I think a common DIL concern is that because of the quality of the mother and son relationship, the MIL can often see no wrong in the son and has a nagging (quiet) feeling that their DIL isn't quite good enough for their beloved son. Mothers seem to feel very protective over their sons in adulthood in a way they don't with daughters. And DIL's are keenly aware (and slightly over-sensitive) to this. As an older woman I know says ' your son is always your son. Your daughter grows into either your friend, enemy or caretaker'. Having MIL in close proximity might make DIL worried about highlighting these issues...

This is your decision, not your DIL's. Even if she has reservations about what you decide, the proof of the pudding will be in the eating of it. How you go about negotiating the contact and boundaries will be eventually much more important than her initial reaction to the idea right now. Don't let it put you off but let it help you think about how to map the road ahead.

If anyone had told me two years ago where my MIL and I would be today in terms of our relationship, respect and friendship - I wouldn't have believed it. I feel so lucky now to have her nearby. Good luck!

Jux Tue 29-Jan-13 22:36:33

EggRules, I think the op is not talking about popping in to theirs herself, she is talking about them popping in to her. Which they would only do if they wanted to. I don't get the impression that Concernedmil would be constantly putting upon her son's family. Far from it.

CM, I really do think that if your dil can't see how sensible it is for you to relocate along with the business, then she and your son will have much greater problems than anything you could cause.

On the face of it, it looks like there is some serious misunderstandings going on between them. Either he hasn't explained it properly to her, or she has badly misunderstood.

Unless she thinks that you will be popping in at the drop of a hat.

EggRules Tue 29-Jan-13 22:46:56

Sorry - you are right, OP would like DS pop in visitors. I am projecting my hatred of pop in visitors. There may not be a massive change but things will be different and this may concern DW/DIL.

Nobody knows why the tension exists. If it is because the op's DS hasn't discussed this with his wife until it's more or less sorted, I can understand it; I don't think the OP is responsible though.

diddl Germany Wed 30-Jan-13 07:26:38

The thing is though, why does anything need discussing with DIL?

OP doesn´t need her permission to move!

OK, so if OPs son talks to his wife about the business relocating, then maybe he could mention that OP might move with it.

But that´s the conversation really, isn´t it?

YellowTulips Wed 30-Jan-13 14:59:49

I would be tempted to go an visit your DS and DIL and speak to them face to face.

I love my MIL (and FIL, as do the children) but have to admit would be nervous about them moving "near" (they about about 2hrs away atm).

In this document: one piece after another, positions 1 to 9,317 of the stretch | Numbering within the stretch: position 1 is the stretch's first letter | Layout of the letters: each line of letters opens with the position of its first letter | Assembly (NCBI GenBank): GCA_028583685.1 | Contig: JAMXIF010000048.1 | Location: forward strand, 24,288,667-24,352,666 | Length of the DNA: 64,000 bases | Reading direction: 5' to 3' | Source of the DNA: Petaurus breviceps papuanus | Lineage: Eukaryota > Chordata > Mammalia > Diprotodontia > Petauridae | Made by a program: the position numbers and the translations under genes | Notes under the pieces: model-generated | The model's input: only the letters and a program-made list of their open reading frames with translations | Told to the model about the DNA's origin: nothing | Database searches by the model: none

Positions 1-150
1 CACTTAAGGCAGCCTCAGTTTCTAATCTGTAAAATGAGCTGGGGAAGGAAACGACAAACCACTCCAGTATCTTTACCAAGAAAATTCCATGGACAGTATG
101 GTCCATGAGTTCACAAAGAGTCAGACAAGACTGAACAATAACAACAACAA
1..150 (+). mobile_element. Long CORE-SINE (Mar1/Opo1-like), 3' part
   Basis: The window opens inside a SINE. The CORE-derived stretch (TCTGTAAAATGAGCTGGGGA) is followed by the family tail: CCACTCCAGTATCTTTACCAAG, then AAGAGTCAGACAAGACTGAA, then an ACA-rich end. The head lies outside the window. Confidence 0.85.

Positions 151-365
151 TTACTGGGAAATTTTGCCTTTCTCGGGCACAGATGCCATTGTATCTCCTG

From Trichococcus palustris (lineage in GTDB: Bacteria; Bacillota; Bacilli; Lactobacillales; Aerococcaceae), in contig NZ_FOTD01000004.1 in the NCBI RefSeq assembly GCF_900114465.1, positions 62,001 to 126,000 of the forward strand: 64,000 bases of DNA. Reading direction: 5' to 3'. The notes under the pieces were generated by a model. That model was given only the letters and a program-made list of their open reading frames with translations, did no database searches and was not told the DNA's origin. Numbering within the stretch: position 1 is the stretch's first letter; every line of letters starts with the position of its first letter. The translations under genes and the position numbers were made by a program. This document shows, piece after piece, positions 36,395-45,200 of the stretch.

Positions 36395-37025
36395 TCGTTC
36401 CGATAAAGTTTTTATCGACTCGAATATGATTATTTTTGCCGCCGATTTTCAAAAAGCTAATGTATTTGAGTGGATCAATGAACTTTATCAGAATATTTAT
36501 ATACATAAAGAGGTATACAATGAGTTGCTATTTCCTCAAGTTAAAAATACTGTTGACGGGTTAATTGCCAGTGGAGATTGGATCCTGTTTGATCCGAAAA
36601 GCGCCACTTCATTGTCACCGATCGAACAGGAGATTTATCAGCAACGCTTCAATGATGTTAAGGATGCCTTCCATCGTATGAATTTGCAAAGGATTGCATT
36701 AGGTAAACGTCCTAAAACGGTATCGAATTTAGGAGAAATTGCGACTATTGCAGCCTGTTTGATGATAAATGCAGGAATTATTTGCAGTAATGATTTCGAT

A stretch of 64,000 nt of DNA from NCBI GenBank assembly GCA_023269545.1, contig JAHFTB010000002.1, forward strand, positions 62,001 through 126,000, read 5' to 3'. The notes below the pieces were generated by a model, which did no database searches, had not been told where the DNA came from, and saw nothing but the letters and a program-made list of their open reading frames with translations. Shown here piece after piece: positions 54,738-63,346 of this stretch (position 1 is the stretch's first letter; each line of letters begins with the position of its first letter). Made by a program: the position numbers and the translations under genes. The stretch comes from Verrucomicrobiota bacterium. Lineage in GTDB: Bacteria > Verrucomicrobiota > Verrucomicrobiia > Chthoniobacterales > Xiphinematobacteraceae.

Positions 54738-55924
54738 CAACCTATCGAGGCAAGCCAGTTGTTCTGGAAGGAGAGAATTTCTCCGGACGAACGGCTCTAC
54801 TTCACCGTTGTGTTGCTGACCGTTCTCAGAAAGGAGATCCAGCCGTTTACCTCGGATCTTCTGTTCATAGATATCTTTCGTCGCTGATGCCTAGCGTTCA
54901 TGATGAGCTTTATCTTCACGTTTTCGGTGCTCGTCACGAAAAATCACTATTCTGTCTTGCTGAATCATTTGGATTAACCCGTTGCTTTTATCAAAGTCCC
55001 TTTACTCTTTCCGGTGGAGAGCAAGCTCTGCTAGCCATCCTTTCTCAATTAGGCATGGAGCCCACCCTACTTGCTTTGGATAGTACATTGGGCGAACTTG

I really value my privicy and wouldn't want every weekend dominated by them or just popping round at will. As it is we see them every 6 weeks or so and call/skype regularly. I wouldn't mind them moving closer or seeing them more often, but I would be worried about our family unit being the sole centre of their social focus.

You have said you have no intention of doing this, but does she know that? Is it really about her parents? How well has your DS communicated to her about this (I love my DH, but I wouldn't "broker" this type of communication through him as its as much an emotional decision as a practical one).

Its a big move for you and I would be worried about pressing forward if they are unhappy - especially if it was due to a mis-understanding.

You have the opportunity to get all this out in the open with a visit. Get her involved in the house hunting. Make clear you are not looking to move next door - look at locations that are 30/40 mins away i.e.easy to visit, but not just "pop in" and give you both a degree of social privicy. Explain how you will build your own social circle in your new location and that you have no intention of them being the sole focus of your life. Set expectations of how often you would visit. Say how nice it would be if her family could move closer in time etc etc.

I would love it if the PILs lived closer to us. They're many hours drive away at the moment, so we don't get to see them much and when we do it's always a bit full on. DH drives MIL mad and she can't cope with staying in the same house as him for too long (he is quite annoying, tbh). There are so many advantages of having GPs close: they could babysit, visits could be short and at everyone's convenience (and everyone could go home and sleep in their own beds), they could take the kids out when it suits them/us, etc, etc. The kids would love it!

I don't understand your DIL's reasoning here at all. Your moving closer has absolutely nothing to do with whether her parents can move closer to them. It would be very odd to take a 'well if my parents can't live close, neither can yours' line on this. There's no advantage to it. But people can be odd...

Concernedmil Wed 30-Jan-13 16:18:02